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Apprenticeship Level 3 - Production Bacterial And Viral Diseases Bacteria Prokaryotic microscopic organisms Free living single cells, or Filamentous colonies Reproduce via binary fission 2 daughter cells are identical to mother cell Don’t usually produce resistant resting spores

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apprenticeship level 3 production

ApprenticeshipLevel 3 - Production

Bacterial And Viral Diseases

  • Prokaryotic microscopic organisms
    • Free living single cells, or
    • Filamentous colonies
  • Reproduce via binary fission
    • 2 daughter cells are identical to mother cell
  • Don’t usually produce resistant resting spores
    • Need host or growth medium to survive
  • For rapid spread, plant infecting bacteria usually require:
    • Warmth
    • Moist conditions
bacterial diseases on plants
Bacterial Diseases on Plants
  • Less common than fungal or viral diseases
  • They can be either:
    • parasites, saprophytes, or autotrophs
  • Symptoms include:
    • Cankers, Wilts, Shoot Blights, Leaf Spots,Scabs, Soft Rots, & Galls
  • Generally, cannot invade healthy tissue; need wound or opening to infect.
  • Control methods usually cultural in nature (don’t use antibiotics on large scale)
prunus leaf spot
Prunus leaf spot

Xanthomonas prunii

bacterial wilt of cucurbits
Bacterial wilt of cucurbits

Erwinia tracheiphila

crown gall
Crown gall

Agrobacterium radiobacter var. tumefaciens

controlling bacteria
Controlling Bacteria
  • Chemicals not too effective
  • Biological agents
    • Only one available - Agrobacterium radibacter var. radiobacter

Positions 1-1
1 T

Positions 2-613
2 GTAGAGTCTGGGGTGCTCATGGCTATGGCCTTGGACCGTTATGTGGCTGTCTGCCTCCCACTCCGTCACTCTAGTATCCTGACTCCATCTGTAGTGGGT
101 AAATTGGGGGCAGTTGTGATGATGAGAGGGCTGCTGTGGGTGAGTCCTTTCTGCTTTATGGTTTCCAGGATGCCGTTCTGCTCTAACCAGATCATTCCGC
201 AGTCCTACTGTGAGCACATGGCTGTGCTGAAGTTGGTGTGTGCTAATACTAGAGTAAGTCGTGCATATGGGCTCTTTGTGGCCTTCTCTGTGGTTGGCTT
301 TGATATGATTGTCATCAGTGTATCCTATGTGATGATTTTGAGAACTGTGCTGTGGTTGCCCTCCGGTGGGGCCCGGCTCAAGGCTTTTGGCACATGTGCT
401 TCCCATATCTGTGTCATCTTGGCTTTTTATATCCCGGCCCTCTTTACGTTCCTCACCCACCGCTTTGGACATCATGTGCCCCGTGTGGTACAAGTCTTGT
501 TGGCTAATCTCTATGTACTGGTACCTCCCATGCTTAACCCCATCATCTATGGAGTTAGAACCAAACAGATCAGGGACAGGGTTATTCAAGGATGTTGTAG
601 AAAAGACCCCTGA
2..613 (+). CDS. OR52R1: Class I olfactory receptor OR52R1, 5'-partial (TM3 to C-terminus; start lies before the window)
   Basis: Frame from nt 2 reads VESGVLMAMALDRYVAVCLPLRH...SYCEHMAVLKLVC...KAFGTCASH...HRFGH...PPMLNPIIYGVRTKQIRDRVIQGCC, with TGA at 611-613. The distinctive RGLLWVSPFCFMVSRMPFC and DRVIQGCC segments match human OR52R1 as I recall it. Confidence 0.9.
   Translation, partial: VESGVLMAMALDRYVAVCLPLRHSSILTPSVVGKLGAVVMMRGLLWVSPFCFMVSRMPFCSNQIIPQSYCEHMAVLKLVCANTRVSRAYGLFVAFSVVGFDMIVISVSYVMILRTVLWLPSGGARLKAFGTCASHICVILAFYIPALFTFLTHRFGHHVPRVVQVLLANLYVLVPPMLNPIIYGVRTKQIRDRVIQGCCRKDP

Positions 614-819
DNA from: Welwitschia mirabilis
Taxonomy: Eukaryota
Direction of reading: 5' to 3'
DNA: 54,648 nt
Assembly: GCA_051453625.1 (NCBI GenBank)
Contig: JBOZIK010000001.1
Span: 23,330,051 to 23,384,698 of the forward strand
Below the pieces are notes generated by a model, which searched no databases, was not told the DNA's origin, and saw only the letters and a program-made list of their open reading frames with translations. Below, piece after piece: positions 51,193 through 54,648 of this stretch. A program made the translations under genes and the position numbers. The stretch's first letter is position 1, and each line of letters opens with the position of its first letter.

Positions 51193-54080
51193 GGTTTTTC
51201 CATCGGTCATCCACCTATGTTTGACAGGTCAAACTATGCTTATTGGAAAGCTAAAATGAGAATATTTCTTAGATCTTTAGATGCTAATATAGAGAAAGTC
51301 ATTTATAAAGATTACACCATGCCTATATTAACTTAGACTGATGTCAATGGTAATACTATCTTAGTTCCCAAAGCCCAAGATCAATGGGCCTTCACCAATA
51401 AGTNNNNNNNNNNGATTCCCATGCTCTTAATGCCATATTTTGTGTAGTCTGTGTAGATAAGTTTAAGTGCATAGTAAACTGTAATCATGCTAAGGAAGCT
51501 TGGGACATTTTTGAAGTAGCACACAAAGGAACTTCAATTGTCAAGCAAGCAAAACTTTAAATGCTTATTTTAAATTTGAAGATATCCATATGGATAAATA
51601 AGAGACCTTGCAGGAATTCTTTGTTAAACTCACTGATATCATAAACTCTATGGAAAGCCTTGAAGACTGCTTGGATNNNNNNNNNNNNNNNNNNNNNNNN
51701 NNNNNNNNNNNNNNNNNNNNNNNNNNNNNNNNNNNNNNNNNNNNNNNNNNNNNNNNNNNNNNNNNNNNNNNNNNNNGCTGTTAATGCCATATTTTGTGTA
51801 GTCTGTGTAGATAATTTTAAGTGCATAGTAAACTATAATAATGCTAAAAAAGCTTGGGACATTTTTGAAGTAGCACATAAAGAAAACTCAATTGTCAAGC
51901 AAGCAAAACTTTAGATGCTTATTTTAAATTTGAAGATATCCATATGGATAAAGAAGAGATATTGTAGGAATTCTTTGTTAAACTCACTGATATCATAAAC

• Used to outcompete the pathogenic strain - A. radibacter var. tumefaciens which causes crown gall
    • Also, strain K 84 (Dygall) is registered as a disease protective dip, since it will antagonize the pathogenic strain
controlling bacteria11
Controlling Bacteria
  • Cultural controls = satisfactory
    • Since they rely on moisture (for dispersal & reproduction)
    • Reduce free water by:
      • Avoid splashing or overhead irrigation
      • Provide good air circulation (drying)
      • Provide good drainage
    • Use disease-free planting stock
    • Minimise handling/wounding
    • Minimise damage by plant-feeding pests
    • Disinfect cutting tools & propagation areas
controlling bacteria12
Controlling Bacteria
  • Cultural controls (continued)
    • Wash hands, clothing & tools (sanitation)
    • Pasteurize growth media, if possible
    • Manage cropping; don’t plant susceptible crops in contaminated soils
    • Prune & destroy infected tissues
    • Remove & destroy infected plants & galls
    • Clean growing area after cropping & before planting again
bacterial canker
Bacterial Canker
  • Infection caused by bacteria
    • Pseudomonas syringae
  • Also called bacterial blast or gummosis
  • Hosts infected include the Prunus family, Cherry, Plums, Pear, Tomato, Sour cherry, Prunes, Almonds
  • Very troublesome in the Pacific Northwest; but also been reported in England, Continental Europe, Australia, and New Zealand
  • Brown spots develop on leaves in the spring, sometimes surrounded by a yellow halo.
  • The spotted areas fall out giving a distinctive 'shot hole' appearance.
  • Cankers enlarge rapidly on the stems in spring. Stems with cankers exude gum.
  • Leaves on cankered stems are yellow, then rapidly shrivel and die.
disease development
Disease Development